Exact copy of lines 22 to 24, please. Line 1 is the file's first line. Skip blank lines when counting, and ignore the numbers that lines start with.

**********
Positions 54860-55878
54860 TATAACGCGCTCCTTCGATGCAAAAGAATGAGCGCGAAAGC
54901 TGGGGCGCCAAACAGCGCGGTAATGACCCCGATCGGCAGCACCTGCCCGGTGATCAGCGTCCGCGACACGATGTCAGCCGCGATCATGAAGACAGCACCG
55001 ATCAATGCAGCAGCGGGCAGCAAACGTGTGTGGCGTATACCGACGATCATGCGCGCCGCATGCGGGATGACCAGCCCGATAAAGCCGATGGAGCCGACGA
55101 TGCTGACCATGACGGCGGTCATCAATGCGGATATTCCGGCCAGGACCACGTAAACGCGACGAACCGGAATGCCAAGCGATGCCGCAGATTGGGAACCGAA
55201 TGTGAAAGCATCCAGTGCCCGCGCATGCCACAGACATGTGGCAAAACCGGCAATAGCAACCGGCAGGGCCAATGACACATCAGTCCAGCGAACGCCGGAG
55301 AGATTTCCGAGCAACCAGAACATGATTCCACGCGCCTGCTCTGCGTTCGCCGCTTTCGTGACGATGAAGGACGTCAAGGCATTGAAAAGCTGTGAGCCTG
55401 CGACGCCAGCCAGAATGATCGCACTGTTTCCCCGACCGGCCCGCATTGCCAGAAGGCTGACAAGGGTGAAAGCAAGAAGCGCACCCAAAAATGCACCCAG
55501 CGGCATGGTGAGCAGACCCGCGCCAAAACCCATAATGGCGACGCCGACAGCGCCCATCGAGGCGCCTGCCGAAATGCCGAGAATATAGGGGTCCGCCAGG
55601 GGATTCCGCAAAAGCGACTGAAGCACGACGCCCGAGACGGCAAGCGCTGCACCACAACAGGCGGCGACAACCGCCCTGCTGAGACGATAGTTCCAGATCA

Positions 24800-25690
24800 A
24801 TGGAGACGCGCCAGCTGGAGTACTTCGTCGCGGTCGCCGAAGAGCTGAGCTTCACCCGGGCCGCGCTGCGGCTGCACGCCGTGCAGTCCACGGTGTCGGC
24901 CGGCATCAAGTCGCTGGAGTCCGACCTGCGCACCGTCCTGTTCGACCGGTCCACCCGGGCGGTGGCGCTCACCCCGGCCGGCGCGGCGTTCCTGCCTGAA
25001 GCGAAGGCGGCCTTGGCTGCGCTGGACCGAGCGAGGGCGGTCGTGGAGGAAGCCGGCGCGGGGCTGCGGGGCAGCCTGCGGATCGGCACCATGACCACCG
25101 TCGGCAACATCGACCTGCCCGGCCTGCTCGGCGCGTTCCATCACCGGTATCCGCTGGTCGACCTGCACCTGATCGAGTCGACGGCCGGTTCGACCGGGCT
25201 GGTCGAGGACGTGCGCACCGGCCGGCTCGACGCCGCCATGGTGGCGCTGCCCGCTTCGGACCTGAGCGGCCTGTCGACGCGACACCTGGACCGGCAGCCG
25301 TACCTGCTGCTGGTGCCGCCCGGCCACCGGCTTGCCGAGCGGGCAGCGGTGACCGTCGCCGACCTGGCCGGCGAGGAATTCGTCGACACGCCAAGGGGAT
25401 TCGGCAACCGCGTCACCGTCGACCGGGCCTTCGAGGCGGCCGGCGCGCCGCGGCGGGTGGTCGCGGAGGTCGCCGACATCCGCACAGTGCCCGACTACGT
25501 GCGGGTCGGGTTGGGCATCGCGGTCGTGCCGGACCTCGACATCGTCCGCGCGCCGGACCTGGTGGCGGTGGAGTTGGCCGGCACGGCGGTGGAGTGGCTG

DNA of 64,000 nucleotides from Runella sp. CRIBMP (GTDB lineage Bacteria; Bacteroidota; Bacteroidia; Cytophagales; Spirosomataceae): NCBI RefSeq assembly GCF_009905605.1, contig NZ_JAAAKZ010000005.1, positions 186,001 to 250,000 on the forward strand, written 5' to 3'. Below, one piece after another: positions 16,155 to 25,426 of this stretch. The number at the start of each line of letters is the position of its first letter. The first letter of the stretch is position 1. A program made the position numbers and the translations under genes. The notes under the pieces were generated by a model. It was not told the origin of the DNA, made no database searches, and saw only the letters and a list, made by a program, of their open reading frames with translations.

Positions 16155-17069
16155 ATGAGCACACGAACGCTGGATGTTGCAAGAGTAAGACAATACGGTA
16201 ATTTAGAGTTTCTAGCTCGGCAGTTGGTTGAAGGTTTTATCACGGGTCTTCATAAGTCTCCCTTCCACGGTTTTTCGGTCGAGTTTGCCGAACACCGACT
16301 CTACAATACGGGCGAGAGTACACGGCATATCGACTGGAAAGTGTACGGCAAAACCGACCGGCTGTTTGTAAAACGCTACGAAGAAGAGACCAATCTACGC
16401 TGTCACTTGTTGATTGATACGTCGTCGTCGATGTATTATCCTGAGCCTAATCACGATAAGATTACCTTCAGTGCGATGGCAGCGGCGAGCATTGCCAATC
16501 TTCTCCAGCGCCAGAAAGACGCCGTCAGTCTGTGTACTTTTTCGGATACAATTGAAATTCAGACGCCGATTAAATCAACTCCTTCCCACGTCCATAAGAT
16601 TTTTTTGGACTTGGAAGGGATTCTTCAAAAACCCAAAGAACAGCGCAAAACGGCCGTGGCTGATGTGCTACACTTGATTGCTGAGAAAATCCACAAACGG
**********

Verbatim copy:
Positions 16155-17069
16155 ATGAGCACACGAACGCTGGATGTTGCAAGAGTAAGACAATACGGTA
16201 ATTTAGAGTTTCTAGCTCGGCAGTTGGTTGAAGGTTTTATCACGGGTCTTCATAAGTCTCCCTTCCACGGTTTTTCGGTCGAGTTTGCCGAACACCGACT